- Several people said they were afraid to travel on the buses especially at peak times when there were large groups of young people.
- Older people want more information and support to deal with fraud, scams, and door to door sellers.
Accessing services and support – the barriers
- Concern about form filling, assessments and the time it takes to get support and advice.
- Some groups said accessing services and support was harder – for example those who might need an interpreter.
- Providing older people and their families with information in paper format is important.
- Publicising the opportunities for people to meet up for example activity clubs, community coffee clubs.
- Targeted communications – newsletters as an example.
The information gained from residents assisted in finalising the strategy and will be used to develop the action plan during 2018. The development of the action plans will be overseen through the establishment of an Ageing Well Partnership which will include residents, commissioners and partners.
Care at Home Research – Healthwatch Bexley, University of Kent and Christ Church University, Canterbury 2015
This research presented the findings of a domiciliary care research study undertaken by Healthwatch Bexley, and academics from the University of Kent and Christ Church University, Canterbury. Commissioned by the London Borough of Bexley, this study explores the perspectives of people receiving domiciliary care in the London Borough of Bexley. A total of 26 individual interviews with ages ranging from 55 years to 102 years were undertaken between May and September 2015. The findings of the research continue to assist commissioners in the review and redesign of services. The recommendations were as follows:
Facilitating access to community networks: Reducing isolation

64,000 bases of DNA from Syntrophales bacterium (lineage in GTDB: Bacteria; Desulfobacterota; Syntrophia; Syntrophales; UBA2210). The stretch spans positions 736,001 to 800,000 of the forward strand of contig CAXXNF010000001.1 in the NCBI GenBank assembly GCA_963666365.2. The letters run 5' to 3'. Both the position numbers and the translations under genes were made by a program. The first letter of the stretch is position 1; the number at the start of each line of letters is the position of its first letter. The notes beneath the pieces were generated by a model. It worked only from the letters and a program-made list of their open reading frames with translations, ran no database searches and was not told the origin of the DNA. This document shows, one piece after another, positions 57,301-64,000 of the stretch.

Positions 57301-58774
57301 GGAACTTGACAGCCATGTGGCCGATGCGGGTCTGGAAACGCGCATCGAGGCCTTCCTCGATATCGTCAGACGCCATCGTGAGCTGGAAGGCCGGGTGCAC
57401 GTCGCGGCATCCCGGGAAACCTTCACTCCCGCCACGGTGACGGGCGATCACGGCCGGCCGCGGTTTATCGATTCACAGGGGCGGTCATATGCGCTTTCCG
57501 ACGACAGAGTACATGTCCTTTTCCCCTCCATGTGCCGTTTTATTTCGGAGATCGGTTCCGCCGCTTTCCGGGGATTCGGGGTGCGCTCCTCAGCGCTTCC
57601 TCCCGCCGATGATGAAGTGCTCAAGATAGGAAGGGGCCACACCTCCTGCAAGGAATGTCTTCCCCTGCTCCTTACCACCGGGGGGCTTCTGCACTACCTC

The need for companionship is very evident from this research. Although time for conversation/social interaction is not specifically in the remit of paid carers they are working with often very vulnerable and evidently lonely individuals. The carer role needs to reflect this reality by supporting paid carers to demonstrate compassion and kindness during these necessary human interactions. Beyond this there is an evident need to address the important issues of loneliness and isolation with a wider more coherent approach. The health advantages of reducing loneliness and maintaining existing social networks are well-documented. The following would help maximise this benefit:
- A multi-agency group should be established to provide better and more informed care choices. The remit of which should be a focus on practical outcomes in relation to transport, housing, health and social care.
- The provision of transport schemes to increase access to meaningful activities outside the home was given a high priority by most of the participants in this research.
- Commissioners should ensure that provision for emotional support is part of standard care packages and that options include access to talking therapies, befriending and mentoring.
- A multi-agency approach should also ensure that links to Social Prescribing for isolated clients is established and maintained in order to provide access to community networks including libraries, reading materials, films, voluntary groups and local age related groups/activities.
- A one-off information giving visit would be helpful in reducing isolation and loneliness (McEwan et al (1990, in Cattan et al. (2005)).
- A useful contacts list with useful telephone numbers, voluntary organisation information and relevant websites for all family members.
- Commissioners should explore provision of social groups and befriending services, tailored to the needs and preferences of the individual for both family carers and recipients.
Care agencies need to have regular communication with commissioners so that they can highlight those most at risk of loneliness. Commissioners should incorporate partnership working with volunteer organisations in order to address those issues and provide support to this vulnerable group.